How to Talk to Kids about the Power of Different

This podcast will focus on mental disorders and diagnoses stem from a difference in wiring in the brain—and that these differences, while providing some challenges also often come with amazing gifts!

Special Guest: Dr. Gail Saltz

Every parent wants his or her child to be happy and successful. As parents, we learn from many books, experts, our own parents that there is a formula for this—they get enough sleep, we feed them right, we send them to school, give them love and boundaries, make sure they do their homework, we put them in the right sports, get them involved with enrichment activities—the brain and body develops and our child will be successful. Of course, in practice, this is often not such a clear-cut picture.

No child is the same as another. No brain is the same as another. And sometimes, when children don’t seem to be following the preconceived pattern that we expected, that we learned about, maybe that we hoped for, we might wonder how our child, who is different from the norm could become happy and successful. It turns out, as some have already discovered, that there is a power in being different and as parents, we can help cultivate, inspire and build upon that difference and that’s where the magic can happen. What magic you might wonder? What is the power of different? That’s why we are privileged to have our amazing guest, Dr. Gail Saltz, for today’s podcast episode. 

Important Messages:

  • There is no “normal” brain. Every brain is different. People tend to hear about diagnoses…but the diagnoses themselves are not what the clinicians are treating. They are treating symptoms. These symptoms arise because of some difference in wiring in the brain.
  • Many parents miss and excuse the brain problems—but when we wait too long to treat mental health issues, children can get derailed by them.
  • In youth, the brain is very plastic- so treat the symptoms so you can put the child on their normal developmental track and save them a great deal of suffering.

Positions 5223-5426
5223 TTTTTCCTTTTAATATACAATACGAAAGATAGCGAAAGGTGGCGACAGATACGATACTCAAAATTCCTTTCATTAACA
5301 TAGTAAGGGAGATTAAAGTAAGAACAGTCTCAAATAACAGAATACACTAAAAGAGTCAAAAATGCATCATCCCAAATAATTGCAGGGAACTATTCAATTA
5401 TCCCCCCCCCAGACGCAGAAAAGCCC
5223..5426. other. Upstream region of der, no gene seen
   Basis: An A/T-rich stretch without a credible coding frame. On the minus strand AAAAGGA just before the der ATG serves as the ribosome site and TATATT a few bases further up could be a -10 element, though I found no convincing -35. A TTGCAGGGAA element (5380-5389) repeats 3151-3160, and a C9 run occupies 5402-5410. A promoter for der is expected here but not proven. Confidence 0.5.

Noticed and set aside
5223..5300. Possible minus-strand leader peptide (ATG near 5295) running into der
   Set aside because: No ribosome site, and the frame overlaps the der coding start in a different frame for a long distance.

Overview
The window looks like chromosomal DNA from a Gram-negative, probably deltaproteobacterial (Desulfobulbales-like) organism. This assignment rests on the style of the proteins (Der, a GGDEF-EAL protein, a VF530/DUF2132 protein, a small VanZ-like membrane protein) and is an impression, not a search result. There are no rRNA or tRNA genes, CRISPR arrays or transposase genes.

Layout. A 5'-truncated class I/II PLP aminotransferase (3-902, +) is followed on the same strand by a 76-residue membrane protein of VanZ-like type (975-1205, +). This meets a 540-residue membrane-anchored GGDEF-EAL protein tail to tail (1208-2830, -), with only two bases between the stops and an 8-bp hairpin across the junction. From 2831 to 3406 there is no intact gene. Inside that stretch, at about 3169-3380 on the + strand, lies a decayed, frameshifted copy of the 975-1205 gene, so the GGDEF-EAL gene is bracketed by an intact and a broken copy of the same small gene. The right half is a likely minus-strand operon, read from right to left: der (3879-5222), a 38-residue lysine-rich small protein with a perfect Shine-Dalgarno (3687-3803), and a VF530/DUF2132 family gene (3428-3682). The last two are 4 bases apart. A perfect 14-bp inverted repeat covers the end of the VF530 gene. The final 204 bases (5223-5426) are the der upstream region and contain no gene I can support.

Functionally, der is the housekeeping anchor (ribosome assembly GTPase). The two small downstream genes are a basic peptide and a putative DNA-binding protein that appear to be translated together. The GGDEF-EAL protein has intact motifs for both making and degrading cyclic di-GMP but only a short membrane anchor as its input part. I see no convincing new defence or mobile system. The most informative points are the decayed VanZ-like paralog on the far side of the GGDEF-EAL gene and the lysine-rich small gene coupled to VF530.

• Sometimes our own fears and judgments are projected onto others when it’s not always reality.
  • ADD/ADHD is not an inability to focus- there is a faulty switch—and actually, kids can hyper focus when something is very interesting to them. The data show kids with ADD/ADHD can demonstrate the strength of creativity, out-of-the-box thoughts and originality. We need to treat these kids so that they can use their strengths.
  • The data show that a disproportionate number of CEOs have ADD/ADHD. They are out of the box thinkers that get things done. They have high energy with an ability to spot connections and analogies that others often don’t.
  • Check out the U shaped curve conversation at minute 20: If you have an overwhelming anxiety disorder, high levels of anxiety can flush out anything you might get out of it. At lower levels of anxiety things like an incredible diligence, attention to detail, hyper vigilance- these kids and adults can be incredibly sensitive to other people’s emotional states and read what is going on.
  • High intelligence has often been co-evolved with worry.
  • Frequency and interruption in functionality are tip-offs that something is going on and your child may need professional help.
  • Why it’s necessary to expose your children to all different opportunities to see what gifts they have.
  • How to talk to your child’s teacher about their strengths and how they can use them to put a new spin on school projects.
  • Make sure your child is spending time doing the things that they have strengths in—to build them up (not just the areas in which they struggle).
  • How to talk to your child who has a brain difference about that brain difference.
  • How to use stories about amazing people who have brain differences who have found incredible gifts in their challenges.

Notable Quotables: